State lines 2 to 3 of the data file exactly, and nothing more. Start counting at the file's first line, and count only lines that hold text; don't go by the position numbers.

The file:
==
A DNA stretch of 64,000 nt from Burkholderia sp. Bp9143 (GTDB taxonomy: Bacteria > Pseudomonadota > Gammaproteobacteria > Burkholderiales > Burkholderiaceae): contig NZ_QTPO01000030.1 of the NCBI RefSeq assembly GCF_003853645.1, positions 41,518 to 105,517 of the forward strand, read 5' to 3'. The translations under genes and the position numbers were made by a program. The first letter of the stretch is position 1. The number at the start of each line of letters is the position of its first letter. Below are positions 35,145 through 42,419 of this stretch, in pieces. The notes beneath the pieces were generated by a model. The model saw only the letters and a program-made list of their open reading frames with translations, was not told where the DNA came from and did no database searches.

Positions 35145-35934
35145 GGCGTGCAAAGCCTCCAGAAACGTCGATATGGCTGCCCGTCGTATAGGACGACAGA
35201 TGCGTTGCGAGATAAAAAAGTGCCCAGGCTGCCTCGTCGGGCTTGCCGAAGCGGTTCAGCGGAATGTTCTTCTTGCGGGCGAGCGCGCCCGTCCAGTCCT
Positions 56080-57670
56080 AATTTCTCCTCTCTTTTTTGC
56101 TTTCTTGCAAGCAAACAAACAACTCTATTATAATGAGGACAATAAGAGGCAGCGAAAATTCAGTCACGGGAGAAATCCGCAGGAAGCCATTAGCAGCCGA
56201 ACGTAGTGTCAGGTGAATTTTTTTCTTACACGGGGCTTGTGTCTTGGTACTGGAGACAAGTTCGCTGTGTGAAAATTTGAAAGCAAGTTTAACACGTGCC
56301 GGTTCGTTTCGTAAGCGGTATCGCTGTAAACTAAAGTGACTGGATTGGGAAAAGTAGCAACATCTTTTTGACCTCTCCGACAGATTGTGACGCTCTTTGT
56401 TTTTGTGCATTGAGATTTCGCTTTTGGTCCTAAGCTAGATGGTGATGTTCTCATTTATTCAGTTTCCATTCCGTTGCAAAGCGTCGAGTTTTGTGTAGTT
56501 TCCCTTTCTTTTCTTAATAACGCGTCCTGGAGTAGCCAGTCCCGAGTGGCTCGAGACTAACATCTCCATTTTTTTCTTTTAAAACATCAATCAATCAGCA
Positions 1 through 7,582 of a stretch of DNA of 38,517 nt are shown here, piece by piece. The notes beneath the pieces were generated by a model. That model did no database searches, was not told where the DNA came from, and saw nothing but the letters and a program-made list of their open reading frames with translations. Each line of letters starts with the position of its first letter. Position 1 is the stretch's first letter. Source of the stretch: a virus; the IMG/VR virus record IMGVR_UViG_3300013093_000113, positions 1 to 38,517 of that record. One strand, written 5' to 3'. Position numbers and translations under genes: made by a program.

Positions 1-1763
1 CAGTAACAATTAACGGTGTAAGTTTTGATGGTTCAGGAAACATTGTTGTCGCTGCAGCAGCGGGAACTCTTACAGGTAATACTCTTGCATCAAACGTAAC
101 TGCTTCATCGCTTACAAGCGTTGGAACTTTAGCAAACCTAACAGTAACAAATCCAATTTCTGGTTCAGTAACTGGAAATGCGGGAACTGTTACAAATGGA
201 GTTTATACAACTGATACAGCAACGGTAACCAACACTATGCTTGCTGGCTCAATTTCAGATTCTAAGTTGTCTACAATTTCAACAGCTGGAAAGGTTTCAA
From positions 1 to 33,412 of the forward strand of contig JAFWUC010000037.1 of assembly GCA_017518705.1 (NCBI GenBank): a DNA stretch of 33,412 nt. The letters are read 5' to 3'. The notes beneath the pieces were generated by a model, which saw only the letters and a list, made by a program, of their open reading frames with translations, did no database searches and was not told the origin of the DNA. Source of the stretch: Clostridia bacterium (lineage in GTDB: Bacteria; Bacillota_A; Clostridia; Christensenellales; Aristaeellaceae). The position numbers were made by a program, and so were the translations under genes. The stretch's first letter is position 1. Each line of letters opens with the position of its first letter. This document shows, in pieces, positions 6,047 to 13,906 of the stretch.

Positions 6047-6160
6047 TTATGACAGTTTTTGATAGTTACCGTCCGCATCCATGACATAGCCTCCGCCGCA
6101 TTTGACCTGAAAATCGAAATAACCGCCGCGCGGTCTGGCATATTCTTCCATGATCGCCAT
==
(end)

Positions 35145-35934
35145 GGCGTGCAAAGCCTCCAGAAACGTCGATATGGCTGCCCGTCGTATAGGACGACAGA